Alagi Yorro Jallow
Inna lillahi wa Inna Ilaihi Raji’un.
I am speechless. Words cannot capture the magnitude of the Inspector General of Police’s loss. Alhagie Mr. Mamour Jobe. Death is a shadow that always; ALWAYS follows the body. It is a universal, inevitable phenomenon that picks the weak and the strong, the rich and the poor, young and old.
“Every man must do two things alone; he must do his believing and own dying” (Martin Luther – not the King Jnr). Yes. All that lives must die. It is a debt we must pay. In the words of Hilaire Beloc, “death is what even politicians fail to bribe or swindle, bully or blackmail.” Fare thee well, IGP Mamour Jobe:
This news profoundly saddens me and the entire Gambia on the sudden passing of IGP Mamour Jobe. A formidable law enforcement officer, a man of profound intelligence and a prodigious memory. His extraordinary knowledge, considerable understanding, and sharp instincts made him a remarkable police officer to many of the Gambia Police Force.
A shattering loss for Police Security Sector Reform (SSR).My heartfelt and profound condolences to the bereaved family, my brother, and the entire Gambian Police Force, also the Republic of the Gambia. I am beset by another of the awful news of 2021. The Gambia Police Force has just lost a father, friend, mentor, uncle, and comrade in law enforcement. The Gambia has lost another worthy citizen; The Gambia said goodnight early to one of its best, police officer of vast knowledge, a sociable person, a patriotic who had a strong faith in the Gambia’s growth, stability, and security.
IGP Mamour Jobe had a sharp tongue that drew from a complex mind that was very well informed about the world but even more so about the Gambia. He loved his country, and he brought a certain amount of freshness to every security offerings. He dared to sail effortlessly beyond the narrow boundaries of political-security issues where a culture of; see something but say nothing has held sway and kept the country on the boil. He remained committed to creating an egalitarian society and believed those police duties could and should be a force for good and for the country’s stability.
Mamour Jobe was a great patriot, a scintillating debater with a prescient mind. He put aside a career in law and opted for the police and life as a brilliant man. He gave a good account of himself. For a society that thrives in ambiguity and dubiety, one can understand why the nation did not call him to political office. He shot straight and often skirted on fragile ice. He was unwavering in his commitment that a new police order could be created in the Gambia Police Force.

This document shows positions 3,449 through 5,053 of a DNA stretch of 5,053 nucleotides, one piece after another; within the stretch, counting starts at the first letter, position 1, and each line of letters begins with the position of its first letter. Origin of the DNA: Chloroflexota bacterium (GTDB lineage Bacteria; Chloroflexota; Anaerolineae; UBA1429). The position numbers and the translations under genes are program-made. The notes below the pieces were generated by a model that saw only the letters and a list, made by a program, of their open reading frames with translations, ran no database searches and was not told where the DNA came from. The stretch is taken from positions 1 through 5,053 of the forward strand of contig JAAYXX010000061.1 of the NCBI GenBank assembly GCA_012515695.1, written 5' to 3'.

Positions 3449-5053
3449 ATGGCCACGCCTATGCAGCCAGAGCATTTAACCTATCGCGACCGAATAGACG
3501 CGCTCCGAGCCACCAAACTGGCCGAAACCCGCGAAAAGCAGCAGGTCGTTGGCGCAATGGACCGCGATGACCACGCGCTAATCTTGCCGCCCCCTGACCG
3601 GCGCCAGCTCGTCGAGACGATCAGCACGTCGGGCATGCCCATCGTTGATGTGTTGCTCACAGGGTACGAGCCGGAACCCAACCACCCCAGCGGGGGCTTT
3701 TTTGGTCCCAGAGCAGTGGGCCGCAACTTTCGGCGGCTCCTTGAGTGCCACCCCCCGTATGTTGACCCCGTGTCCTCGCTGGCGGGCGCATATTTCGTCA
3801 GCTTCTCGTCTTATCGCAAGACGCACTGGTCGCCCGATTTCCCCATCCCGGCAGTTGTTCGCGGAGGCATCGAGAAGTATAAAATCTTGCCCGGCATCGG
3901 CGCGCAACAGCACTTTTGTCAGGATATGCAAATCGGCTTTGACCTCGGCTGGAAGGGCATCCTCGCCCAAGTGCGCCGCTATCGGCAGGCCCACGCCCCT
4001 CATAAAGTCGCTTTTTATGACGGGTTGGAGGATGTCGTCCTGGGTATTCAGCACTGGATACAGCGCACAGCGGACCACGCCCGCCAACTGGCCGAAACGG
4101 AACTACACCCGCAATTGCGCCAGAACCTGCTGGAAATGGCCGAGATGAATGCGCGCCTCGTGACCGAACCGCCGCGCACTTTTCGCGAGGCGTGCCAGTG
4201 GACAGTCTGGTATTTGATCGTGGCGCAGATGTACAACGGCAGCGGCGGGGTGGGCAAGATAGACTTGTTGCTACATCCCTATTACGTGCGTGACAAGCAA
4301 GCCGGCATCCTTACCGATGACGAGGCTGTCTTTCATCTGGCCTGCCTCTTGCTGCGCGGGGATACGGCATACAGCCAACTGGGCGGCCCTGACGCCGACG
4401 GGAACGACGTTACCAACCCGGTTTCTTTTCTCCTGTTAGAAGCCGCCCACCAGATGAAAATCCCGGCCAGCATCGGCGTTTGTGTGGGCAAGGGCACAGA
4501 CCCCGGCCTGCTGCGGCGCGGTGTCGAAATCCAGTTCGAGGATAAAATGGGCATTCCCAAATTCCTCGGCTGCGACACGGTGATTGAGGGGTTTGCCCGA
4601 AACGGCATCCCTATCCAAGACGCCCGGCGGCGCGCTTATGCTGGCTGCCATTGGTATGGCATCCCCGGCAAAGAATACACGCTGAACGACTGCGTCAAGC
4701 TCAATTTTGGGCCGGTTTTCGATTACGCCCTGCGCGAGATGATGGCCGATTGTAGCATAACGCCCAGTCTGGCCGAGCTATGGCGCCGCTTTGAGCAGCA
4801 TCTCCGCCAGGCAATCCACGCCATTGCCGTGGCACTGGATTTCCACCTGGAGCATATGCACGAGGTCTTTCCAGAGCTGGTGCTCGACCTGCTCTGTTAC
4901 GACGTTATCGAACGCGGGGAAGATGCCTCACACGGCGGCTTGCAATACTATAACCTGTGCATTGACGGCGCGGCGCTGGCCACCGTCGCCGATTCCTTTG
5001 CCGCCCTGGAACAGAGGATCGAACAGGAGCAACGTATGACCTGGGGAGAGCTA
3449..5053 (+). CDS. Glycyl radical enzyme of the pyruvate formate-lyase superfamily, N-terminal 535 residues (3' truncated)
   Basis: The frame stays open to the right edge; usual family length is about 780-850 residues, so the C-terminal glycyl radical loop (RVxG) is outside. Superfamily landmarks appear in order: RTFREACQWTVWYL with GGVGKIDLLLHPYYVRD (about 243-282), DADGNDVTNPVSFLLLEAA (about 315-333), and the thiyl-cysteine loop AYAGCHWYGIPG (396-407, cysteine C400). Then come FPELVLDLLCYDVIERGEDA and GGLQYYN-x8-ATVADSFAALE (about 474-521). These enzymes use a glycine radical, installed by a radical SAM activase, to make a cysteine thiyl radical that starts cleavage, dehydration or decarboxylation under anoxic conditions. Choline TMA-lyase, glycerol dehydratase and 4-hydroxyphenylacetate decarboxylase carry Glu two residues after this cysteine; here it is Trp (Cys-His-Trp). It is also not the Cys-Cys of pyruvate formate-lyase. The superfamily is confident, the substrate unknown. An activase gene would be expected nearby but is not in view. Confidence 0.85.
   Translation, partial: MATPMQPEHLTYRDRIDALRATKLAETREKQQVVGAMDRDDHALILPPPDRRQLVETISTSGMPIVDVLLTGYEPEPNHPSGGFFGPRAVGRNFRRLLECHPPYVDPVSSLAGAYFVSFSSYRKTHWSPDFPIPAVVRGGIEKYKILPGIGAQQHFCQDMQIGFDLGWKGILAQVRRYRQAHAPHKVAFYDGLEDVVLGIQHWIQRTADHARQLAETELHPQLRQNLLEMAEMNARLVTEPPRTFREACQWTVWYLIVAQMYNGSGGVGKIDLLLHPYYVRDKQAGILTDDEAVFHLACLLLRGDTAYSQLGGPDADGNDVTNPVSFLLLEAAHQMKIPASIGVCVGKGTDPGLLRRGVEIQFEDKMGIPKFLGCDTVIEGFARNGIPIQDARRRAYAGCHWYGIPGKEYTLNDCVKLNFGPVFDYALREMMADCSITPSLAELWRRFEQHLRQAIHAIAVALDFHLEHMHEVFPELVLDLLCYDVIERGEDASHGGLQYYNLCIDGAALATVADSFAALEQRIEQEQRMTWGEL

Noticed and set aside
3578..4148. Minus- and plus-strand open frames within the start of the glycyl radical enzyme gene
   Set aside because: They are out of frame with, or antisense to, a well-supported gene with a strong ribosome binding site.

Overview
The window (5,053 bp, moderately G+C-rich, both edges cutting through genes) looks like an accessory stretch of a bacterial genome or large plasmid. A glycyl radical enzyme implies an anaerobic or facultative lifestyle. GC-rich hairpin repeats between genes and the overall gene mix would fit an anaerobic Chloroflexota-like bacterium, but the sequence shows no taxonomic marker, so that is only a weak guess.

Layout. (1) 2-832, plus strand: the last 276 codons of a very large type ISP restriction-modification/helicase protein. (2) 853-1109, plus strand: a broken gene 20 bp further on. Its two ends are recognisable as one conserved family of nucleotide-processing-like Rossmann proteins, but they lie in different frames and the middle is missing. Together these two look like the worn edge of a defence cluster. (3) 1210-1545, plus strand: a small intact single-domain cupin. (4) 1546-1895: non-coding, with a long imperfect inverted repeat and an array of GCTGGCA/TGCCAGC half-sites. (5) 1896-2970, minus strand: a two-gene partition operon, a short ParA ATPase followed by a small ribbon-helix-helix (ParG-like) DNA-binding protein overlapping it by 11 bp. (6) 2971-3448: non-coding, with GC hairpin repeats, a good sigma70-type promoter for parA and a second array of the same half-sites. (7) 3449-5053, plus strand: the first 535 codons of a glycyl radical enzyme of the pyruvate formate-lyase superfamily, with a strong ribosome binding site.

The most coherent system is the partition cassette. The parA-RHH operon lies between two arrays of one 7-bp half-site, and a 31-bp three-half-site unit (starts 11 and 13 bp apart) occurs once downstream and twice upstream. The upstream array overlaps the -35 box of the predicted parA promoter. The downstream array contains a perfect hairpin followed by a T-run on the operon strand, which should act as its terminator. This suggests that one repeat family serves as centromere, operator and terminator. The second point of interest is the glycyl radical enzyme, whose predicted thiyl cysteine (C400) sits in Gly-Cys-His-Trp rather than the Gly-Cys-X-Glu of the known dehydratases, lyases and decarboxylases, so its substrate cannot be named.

Mamour Jobe was a brilliant, irrepressible, irreverent police educator, a wonderful human being, a devoted husband and father, and a loyal and lovely friend to all of us who were privileged to know him. In Churchill’s Town, we first met at Serekunda, around 1987, a very close confidant to my elder brother Paa Amady Jallow. I was immediately struck by the sharpness of his mind, kindness of his heart, and selflessness of his soul. His passion for youth progress was deep and infectious. I regarded him as a brilliant person. I learned a lot more from him in his inquisitive and provocative discussions on a wide range of issues. I will always cherish his contribution to my intellectual and personality growth. He was simply amongst the most compelling police officers and cognitive of his generation of exceptional law enforcement officers I have ever met in the Gambia.
The Gambia has lost a blossoming brilliant police officer. I admired him, loved him, and will miss him, that infectious and mischievous smile of his, the flashes of extraordinary insight in every conversation, his uproarious laughter and joy of life, the authenticity of his humanity and irreproachable integrity and ethical life.
IGP Mamour Jobe is gone, is unimaginable in its cruelty. However, it was a privilege to have known him, have a friendship with him, and have traveled towards educating young people’s pieces of knowledge with him. For that, we can all be grateful that he lived among us, enlightened young people’s lives, minds, and hearts. He inspired a lot of young and older adults.
His traducers’ reprieve is merely temporary because the issues were far more significant than any one man. The honor of being an outstanding police officer is both a burden and a vocation. He does not measure his relevance and friendship by those who agree with him. We are all searchers for a shining treasure called truth which is not easy to find. The search continues, and the beat must go on. Max Ehrmann, the great American author of the Desiderata, said it all: Speak your truth quietly and clearly, listen to others, even the dull and the ignorant, they too have their story. He had a chance to tell us, and we thank him for that noble service to humanity.
IGP Mamour Jobe: You were so alive; ‘death’ is so inappropriate. You have transferred, transposed, translated, transited, transversed, transmuted, and transcended. Mamour Jobe – a decent human being: you were so gracious, soft-spoken, and open-hearted. Mamour, your faith and quiet deeds touched many, many hearts and minds. All things bright and beautiful; the Lord God made them all. ‘He gave us eyes to see them And lips that we might tell.’ IGP Alhagie Mamour Jobe (rest in Peace): May Allah grant you the highest Aljannah Firdausi.
Alagi Yorro Jallow